If you get on the mailing list, you can do something French each morning, noon and night. There’s the Alliance Française where you can enroll in French classes, attend lectures, participate in tours and meet a lot of people from the French community who cluster there. There’s also La Maison Française if you’re looking for French.

In addition, there’s an active international group that sponsors something to do or see practically every evening—including how to waltz—that took place at the French ambassador’s residence.

I’ve been invited to join a French movie group and have been remiss because I’m working and would rather try the French restaurants that spring up in the Washington area. Besides, I’m here for a finite period of time and would rather try to teach my granddaughters some French.

Not wanting to lose my knowledge about wines, many liquor stores sponsor wine tastings and some take place almost every day of the week. Winery representatives more than likely speak French because they are French or have learned it and are more than delighted to discuss its smell, taste, nose, and bouquet in their native tongue and are pleasant about putting up with my butchering their language and (contrasted to when I’m in Paris) don’t tease me about my accent or immediately start speaking English.

Wine bars are à la mode here and are multiplying like mushrooms. I try to concentrate on sampling French wines, but have been known to succumb to drinking wine from different countries, especially ones from California. Dollar for dollar (as weak as it is against the euro), my take is that comparable French wines cost less that ones from the Napa or Sonoma Valleys.

Some of Washington’s great pleasures are its museums, which are rarely as crowded as those in Paris. Go to the French collections at the National Gallery of Art and the Phillips Collection and you see paintings that were created by France’s greatest masters. When I was in my teens, I lived two blocks away from the Phillips and would stop and sit in front of Renoir’s painting Luncheon of the Boating Party. That painting really motivated me to study the French Impressionists and painters from the French luminous period.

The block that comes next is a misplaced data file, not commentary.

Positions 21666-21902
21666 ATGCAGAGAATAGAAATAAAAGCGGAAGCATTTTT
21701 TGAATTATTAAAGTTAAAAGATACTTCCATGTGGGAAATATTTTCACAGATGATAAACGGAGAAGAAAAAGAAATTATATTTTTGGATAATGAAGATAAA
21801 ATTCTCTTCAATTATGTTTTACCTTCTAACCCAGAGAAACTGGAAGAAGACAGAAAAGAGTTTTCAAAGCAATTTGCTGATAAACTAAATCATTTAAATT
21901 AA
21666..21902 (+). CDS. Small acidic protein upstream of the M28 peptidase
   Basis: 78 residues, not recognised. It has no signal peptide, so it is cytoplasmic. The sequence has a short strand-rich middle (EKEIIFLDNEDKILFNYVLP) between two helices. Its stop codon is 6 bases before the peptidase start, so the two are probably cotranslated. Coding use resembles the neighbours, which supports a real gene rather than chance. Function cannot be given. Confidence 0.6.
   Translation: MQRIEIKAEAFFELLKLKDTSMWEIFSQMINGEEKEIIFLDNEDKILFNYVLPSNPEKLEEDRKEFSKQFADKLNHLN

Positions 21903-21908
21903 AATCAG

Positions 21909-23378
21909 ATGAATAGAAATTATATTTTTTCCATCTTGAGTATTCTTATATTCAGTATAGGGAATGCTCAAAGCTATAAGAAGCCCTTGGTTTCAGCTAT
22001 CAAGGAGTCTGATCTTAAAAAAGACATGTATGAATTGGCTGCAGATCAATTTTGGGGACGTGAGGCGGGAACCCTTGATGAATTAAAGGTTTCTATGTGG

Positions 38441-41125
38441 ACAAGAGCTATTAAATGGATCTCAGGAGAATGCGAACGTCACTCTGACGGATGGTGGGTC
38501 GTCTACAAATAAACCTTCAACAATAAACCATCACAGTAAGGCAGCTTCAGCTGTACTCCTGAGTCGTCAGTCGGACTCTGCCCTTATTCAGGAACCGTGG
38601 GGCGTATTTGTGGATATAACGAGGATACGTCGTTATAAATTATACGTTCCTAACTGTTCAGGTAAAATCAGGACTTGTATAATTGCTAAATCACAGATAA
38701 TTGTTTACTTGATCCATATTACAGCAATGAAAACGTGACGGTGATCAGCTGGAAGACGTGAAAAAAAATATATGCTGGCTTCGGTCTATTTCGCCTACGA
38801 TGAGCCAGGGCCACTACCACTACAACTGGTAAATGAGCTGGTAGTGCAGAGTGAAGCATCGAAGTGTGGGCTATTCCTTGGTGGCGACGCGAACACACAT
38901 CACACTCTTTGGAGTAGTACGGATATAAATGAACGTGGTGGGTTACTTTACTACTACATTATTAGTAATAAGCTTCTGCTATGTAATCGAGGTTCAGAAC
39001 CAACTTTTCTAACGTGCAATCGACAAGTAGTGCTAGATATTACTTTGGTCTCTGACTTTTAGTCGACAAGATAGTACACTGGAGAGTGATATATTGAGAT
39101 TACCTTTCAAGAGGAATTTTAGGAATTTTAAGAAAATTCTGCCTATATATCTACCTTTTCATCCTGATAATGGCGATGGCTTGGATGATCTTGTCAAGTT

Some people comment that Americans tend to hang out with one another when they live in Paris and unless they’re coupled with a French native, they can live their lives as permanent expats.

It’s clear the same is true for the French who live in Washington. Their children can attend the French school and live in a relatively cloistered environment. But, isn’t that missing out on the best of different cultures and not assimilating? I have no illusions that anyone will ever think I’m French… unless they look into my inner soul.

But scratch even deeper and they’ll quickly see that I was born here and will always be a Washingtonian. For that matter there are few of us who can claim their family lived in the Nation’s Capital when it was a village and my granddaughters are fifth generation.

So, it’s a compromise, I suppose, but maybe an unequal one. The things I love about France and the French can be had in Washington, at the price of some effort and often enough money changing hands. In Paris, they’re just there.  I can’t do anything about it, so I have learned to live with the compromise and have grown to like it.

(c) Paris New Media, LLC


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Observing the French

Written by kvfawcett on October 15, 2010 – 10:44 am -

The longer I remain in France, the less I understand the French. Or perhaps, I understand them better and have come to accept they’re quixotic. What you’d expect them to do, they don’t. What they do, you wouldn’t imagine they’d do in 1000 years.

Think of the Roma, formerly tziganes or Gypsies, if you want to get a sense of one of the French contradictions. They may complain about the les Roms, but let Sarkozy deport them—as he did—and they’re up in arms. Or consider this. Most Frenchmen and Frenchwomen agree that the welfare state as it is needs reform, beginning with pensions. In the first reading of the bill, it has passed the Chamber of Deputies, 329 to 233, a pretty clear signal. Nonetheless, the strikers will be out again next week and next month. Raising the retirement age from 60 to 62 feels inhumane to them.